There are few things more enjoyable than a backyard barbecue on a warm summer evening. The very thought of hamburgers, hot dogs, steaks, or chicken sizzling on the grill is enough to make one’s mouth water with anticipation. It’s a simple pleasure, and one that can be enhanced even further should a person choose to build a grill of their own.
There are many commercial grills available for purchase. They run the gamut from small, charcoal or gas-fired tabletop models to massive, stainless steel, propane operated versions costing thousands of dollars. However, one can build a grill of their own in a single afternoon. Best of all, the price of such a grill will barely leave a dent in one’s wallet.
Only a few materials are required to build a grill. First, one needs a cooking grate. A standard, round grate can be purchased in virtually any home or hardware store. In a pinch, even an oven rack will work. The only decision that must be made is to size. Is an individual planning to grill just for themselves and a few friends, or do they seek to host a large party? For most, a grate with an 18 to 24 inch diameter (46 to 61 cm) will suffice.
The next step consists of creating a structure to hold the smoldering wood or charcoal over which the grate will rest. On a flat area, one should hammer a temporary, center-stake into the ground. Tie a string to the stake that is slightly longer than the diameter of the grate, stretch it tight, and mark off a circle. Remove the center stake, and either rake or dig out the circle to a depth of four inches (10 cm).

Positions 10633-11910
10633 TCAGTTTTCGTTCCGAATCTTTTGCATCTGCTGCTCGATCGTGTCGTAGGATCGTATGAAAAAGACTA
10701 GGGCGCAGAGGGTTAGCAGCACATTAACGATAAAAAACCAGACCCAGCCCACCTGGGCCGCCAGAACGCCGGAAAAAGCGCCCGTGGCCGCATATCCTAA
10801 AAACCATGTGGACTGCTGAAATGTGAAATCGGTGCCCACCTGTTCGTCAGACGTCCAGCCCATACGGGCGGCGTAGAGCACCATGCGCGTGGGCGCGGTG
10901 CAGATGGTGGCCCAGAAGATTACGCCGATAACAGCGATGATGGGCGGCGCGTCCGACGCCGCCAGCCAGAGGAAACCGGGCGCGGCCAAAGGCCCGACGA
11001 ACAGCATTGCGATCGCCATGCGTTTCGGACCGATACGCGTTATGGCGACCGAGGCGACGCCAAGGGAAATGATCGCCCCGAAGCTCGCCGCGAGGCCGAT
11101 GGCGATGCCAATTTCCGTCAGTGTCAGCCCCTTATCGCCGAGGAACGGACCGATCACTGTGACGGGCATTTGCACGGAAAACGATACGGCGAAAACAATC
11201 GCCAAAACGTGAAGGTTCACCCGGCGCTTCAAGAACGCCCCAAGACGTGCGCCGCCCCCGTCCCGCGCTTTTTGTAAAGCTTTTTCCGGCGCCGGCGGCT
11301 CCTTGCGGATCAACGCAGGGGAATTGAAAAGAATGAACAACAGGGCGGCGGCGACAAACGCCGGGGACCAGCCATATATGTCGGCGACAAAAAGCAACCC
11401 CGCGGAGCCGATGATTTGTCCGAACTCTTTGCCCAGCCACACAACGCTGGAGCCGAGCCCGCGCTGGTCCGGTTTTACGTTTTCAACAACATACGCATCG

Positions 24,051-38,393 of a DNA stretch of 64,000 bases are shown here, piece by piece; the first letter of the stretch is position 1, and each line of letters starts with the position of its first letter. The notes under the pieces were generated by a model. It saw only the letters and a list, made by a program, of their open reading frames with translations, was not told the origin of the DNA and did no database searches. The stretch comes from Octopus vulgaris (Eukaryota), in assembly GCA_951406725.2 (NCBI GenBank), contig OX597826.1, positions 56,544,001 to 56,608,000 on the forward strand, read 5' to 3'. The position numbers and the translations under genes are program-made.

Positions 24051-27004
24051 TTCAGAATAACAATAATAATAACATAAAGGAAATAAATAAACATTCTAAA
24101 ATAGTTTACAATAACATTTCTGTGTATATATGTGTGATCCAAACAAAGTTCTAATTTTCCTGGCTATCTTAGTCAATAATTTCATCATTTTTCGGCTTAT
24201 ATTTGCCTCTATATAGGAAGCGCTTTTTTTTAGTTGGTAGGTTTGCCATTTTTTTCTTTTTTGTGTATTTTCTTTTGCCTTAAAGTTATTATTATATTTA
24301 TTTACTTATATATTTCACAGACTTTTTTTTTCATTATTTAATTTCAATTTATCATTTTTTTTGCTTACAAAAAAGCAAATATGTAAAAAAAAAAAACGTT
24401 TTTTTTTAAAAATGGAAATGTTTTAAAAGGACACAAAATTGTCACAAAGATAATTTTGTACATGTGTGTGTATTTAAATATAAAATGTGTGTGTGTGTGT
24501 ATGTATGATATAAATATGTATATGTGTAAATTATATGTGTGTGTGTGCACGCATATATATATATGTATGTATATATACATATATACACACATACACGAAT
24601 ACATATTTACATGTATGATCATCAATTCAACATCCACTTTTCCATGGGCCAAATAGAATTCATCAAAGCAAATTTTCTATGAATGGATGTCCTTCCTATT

With this excavated area smooth and flat, one can begin to build their grill. This is accomplished by stacking stones or bricks around the circle to a height of between 18 to 24 inches (46 to 61 cm). The best material with which to build a grill are paving stones, with common bricks being a secondary choice. Rocks and natural stones are also a possibility, if they have a relatively smooth surface. However, one should remember to never use stones that have been submerged in water. Under high temperatures they could easily crack, shatter, or even explode.
The grate can now be laid directly on stop of the grill structure. For more stability, four bricks or paving stones can be placed around the circle at the edges of the cooking grate. These can be removed when one wishes to clean ash from the bottom of the cooking area, clean the grate itself, or add charcoal.
The final step for one who wishes to build a grill is to cover the bottom of the cooking area with lava rocks. This is not an absolute necessity, but it will create a barrier between the fuel and the moist ground and permit a better flow of air to the fire.
One need not spend a fortune to build a grill. No welding or masonry skills are necessary. Really, the only requirements are a few hours time, some simple materials, and a desire to enjoy foods cooked in the great outdoors.